Feeling like a stranger in your own land: the food edition

They just want to nourish themselves—perhaps with some comfort food if they’re feeling particularly selfish that day. They’d like food that’s inherent to their culture without it being fetishized on social media when they grew up with people making fun of their food and their culture, calling them unsanitary and weird because of how inherent traditional dishes smelled different.

AJ King is a senior at the University of Iowa who goes by they/them pronouns. As a Filipino, they are familiar with the notion of feeling like a stranger in their own land; it’s something that’s become so commonplace, they don’t even register the isolating atmosphere in the Midwest at times.

“As far as groceries go, I wish that the ethnic session section was for one not called the ethnic section,” King said.

It’s a reminder that they will always be ‘other’ in a land that never accepted newcomers and diversity, a land that preached inclusivity but didn’t follow through in practice. It’s ironic that America still views itself as a “melting pot,” when it doesn’t even give groups that don’t fall under the quintessential white American access to basic ingredients, produce or snacks that are authentic to their culture. 

Another student at the university, junior Johanna Cushing, also struggles to escape the Americanization of her native foods and traditions. Cushing comes from a German family rooted in traditional festivities and German food culture. They partake in Oktoberfest and Hofbräuhaus events throughout the year, both of which center around the celebration of German food and connect them with their cultural roots.

Cushing used to get small snacks from a German store that closed recently, and now she can’t find them anywhere. Because they were so rare but a favorite of hers, she would buy a bunch of these snacks—Halloren Kugeln truffles, Schogetten chocolate, Milchschnitte [twinkies but better], Spreewaldhof Spreelinge pickles and Spritzkuchen donuts—once a year and then hide them from her family members and friends. Simple German comfort foods and snacks are a rarity and privilege for Cushing to come by, one she wished was just an everyday commodity since these are foods she grew up with that are ingrained in her culture. 

Quality brats, spätzle and sauerkraut are difficult to find, as they’ve been Americanized to low-grade products that make a mockery of the customary German meats. While Cushing is grateful for things like Oktoberfest in the Midwest, she says it’s a cringey festival nowadays, since the American version of it gets German culture horribly wrong.


“I’ve noticed that things get Americanized very easily,” Cushing said. “If a store isn’t run by someone who is German or at least of the descent, I can tell. I feel like actual traditional foods for any culture are hard to find in America, but beautiful to come across if you can. This even applies to traditional outfits, decorations and such. It would take a lot or me to obtain an actual, traditional Dirndl that wasn’t trying to make me look ‘sexy.’”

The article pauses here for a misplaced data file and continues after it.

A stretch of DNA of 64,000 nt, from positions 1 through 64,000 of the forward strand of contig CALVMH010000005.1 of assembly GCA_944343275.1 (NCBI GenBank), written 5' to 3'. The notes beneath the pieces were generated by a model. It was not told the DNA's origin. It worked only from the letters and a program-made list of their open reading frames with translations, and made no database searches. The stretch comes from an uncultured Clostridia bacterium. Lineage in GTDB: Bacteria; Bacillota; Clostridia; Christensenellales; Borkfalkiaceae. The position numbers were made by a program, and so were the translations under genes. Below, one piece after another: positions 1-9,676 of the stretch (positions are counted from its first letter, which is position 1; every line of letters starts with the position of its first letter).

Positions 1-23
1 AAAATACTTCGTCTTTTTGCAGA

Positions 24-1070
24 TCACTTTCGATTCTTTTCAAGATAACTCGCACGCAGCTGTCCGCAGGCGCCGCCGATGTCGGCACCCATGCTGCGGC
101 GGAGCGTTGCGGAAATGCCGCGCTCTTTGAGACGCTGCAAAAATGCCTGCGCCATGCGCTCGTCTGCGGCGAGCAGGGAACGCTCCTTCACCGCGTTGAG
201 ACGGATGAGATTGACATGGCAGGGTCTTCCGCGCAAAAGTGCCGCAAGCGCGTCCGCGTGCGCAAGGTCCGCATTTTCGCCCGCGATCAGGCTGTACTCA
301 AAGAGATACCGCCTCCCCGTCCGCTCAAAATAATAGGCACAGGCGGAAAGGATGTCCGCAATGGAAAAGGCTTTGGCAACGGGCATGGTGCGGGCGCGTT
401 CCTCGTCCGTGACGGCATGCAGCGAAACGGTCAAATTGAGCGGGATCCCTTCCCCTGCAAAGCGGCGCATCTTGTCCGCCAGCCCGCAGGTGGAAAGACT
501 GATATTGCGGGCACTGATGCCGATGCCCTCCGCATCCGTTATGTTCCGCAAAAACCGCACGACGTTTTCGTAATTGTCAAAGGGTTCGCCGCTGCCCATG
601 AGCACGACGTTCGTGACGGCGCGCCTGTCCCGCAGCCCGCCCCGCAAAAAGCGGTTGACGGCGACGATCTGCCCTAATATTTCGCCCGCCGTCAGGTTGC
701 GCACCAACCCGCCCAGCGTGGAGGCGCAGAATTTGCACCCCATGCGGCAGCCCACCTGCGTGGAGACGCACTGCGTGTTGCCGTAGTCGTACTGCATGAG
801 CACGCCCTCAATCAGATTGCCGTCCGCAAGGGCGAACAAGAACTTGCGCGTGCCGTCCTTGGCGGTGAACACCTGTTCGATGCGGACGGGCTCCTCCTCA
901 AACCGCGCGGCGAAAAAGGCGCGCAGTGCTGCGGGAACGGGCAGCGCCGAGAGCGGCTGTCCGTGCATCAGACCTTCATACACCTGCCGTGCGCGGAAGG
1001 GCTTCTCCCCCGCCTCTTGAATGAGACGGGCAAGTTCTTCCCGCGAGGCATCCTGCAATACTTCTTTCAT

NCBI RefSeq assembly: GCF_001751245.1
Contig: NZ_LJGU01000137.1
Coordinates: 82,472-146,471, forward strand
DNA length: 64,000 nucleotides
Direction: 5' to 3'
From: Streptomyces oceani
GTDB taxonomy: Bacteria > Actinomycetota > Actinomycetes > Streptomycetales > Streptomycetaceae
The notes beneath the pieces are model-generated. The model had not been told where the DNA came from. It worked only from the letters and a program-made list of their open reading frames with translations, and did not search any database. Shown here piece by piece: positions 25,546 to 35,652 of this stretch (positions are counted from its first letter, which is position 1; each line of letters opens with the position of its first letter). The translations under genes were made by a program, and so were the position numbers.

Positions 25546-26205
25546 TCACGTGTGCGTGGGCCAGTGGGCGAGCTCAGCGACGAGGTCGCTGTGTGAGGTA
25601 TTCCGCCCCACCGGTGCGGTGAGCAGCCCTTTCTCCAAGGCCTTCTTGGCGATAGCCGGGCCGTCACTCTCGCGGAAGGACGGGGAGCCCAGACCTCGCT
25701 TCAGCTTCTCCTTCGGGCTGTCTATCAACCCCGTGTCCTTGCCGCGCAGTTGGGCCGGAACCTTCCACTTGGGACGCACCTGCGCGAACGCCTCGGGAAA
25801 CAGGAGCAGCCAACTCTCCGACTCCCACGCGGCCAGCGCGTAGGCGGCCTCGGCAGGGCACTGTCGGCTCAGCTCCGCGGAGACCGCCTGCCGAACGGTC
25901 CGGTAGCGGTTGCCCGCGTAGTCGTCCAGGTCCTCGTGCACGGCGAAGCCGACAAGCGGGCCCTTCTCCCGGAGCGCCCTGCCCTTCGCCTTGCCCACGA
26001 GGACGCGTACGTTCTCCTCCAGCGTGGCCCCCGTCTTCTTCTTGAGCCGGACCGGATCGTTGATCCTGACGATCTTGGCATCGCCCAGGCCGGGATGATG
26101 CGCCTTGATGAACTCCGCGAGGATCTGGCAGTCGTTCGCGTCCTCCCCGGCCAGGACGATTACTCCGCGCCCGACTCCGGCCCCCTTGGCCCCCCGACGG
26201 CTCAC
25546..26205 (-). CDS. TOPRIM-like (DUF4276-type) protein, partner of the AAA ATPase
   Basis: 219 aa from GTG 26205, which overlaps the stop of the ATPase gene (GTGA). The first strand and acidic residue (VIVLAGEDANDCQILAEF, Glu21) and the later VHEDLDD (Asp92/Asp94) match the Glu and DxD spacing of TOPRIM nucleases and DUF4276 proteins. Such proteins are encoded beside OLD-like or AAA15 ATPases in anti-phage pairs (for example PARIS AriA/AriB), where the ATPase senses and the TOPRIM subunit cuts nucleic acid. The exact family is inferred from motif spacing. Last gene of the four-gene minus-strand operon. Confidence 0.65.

Filipino student AJ King has similar woes surrounding the fetishization of Asian culture in general and Asian food in particular. Things that they were familiar with growing up were ostracized. They were told their food smelled funny and looked weird—a culturally insensitive and ignorant thing to say, simply because someone’s culture is different. 

It’s interesting how America takes from other countries and then turns food or cultural traditions, among other things, into their own appropriated version of it, which they then follow up by mocking and ostracizing the original creators and practitioners. King said a specific issue they have with this fetishization is Boba. It was something they used to eat as a kid, and still do, but people used to make fun of. Now, they see it trending all over Instagram with white people exclusively consuming it. 

In reference to the Americanization of food inherent to Filipino culture, King emphasized their struggle to eat from Iowa’s Dumpling Darling small food franchise. They’ve tried so hard to appreciate the representation of Asian food, since their friends eat there all the time. At the end of the day, King cannot handle the low-grade quality.


“It’s not worth it for me to get pressed about, but I mean, to call those dumplings is kind of an insult,” King said.

The food scene in Iowa City is a travesty for some of the culturally and ethnically diverse students that come to a Big 10 University hoping for accommodation and accessibility to basic human needs, such as proper nourishment for their bodies. However, an issue they commonly run into is a severe lack of foods they’ve known for the majority of their lives. Some of these foods are essentially any exotic fruit for decent pricing. Jackfruit, durian and rambutan are all fruits King grew up with that Iowa City doesn’t have. Seafood, too. If they want them, they have to go to the H-Mart in Chicago a three-and-a-half-hour drive away.

“Sauces are really hard to come by,” King said. “If you want to season something a certain way, good luck.”

Iowa City’s lack of diverse food is a reflection on the overall community. It tells people like King and Cushing that Iowa City doesn’t care if they have access to the only foods they’ve known growing up. It tells them they can take their business elsewhere, because Iowa City profits solely on the fetishization and appropriation of different ethnic groups, their culture and their traditional foods. It tells them that they’re Other, and Iowa City doesn’t care about their want for something that tastes like home to them when they’re already missing their families.

AJ King and Johanna Cushing wishes Iowa City cared.

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